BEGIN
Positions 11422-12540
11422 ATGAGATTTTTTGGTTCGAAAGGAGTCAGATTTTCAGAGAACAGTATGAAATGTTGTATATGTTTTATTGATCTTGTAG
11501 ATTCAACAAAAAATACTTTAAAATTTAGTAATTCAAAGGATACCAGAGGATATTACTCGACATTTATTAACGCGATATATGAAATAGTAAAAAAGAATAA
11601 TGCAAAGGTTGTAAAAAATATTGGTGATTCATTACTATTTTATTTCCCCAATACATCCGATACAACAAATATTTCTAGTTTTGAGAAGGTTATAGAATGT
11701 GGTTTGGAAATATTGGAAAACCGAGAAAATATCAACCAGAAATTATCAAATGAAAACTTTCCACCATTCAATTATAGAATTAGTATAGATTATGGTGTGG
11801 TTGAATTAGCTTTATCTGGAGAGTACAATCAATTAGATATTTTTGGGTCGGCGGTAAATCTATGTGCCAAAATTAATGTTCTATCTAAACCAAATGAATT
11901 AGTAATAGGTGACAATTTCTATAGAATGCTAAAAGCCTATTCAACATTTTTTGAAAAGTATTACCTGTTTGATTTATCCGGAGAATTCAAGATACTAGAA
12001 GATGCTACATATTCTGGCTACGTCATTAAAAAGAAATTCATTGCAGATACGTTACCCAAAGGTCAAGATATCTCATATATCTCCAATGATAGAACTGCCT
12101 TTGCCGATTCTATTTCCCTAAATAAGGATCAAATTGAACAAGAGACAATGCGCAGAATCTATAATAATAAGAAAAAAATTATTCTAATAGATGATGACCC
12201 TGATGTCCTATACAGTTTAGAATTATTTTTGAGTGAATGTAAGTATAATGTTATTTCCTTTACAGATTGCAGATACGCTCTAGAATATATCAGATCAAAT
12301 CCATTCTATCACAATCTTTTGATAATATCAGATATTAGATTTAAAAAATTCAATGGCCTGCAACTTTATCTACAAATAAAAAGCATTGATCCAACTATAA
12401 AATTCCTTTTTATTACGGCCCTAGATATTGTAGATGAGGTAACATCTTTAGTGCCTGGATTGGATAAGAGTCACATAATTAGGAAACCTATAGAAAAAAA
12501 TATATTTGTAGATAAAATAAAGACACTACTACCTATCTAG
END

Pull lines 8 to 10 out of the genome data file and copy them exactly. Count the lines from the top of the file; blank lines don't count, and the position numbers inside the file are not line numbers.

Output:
12001 GATGCTACATATTCTGGCTACGTCATTAAAAAGAAATTCATTGCAGATACGTTACCCAAAGGTCAAGATATCTCATATATCTCCAATGATAGAACTGCCT
12101 TTGCCGATTCTATTTCCCTAAATAAGGATCAAATTGAACAAGAGACAATGCGCAGAATCTATAATAATAAGAAAAAAATTATTCTAATAGATGATGACCC
12201 TGATGTCCTATACAGTTTAGAATTATTTTTGAGTGAATGTAAGTATAATGTTATTTCCTTTACAGATTGCAGATACGCTCTAGAATATATCAGATCAAAT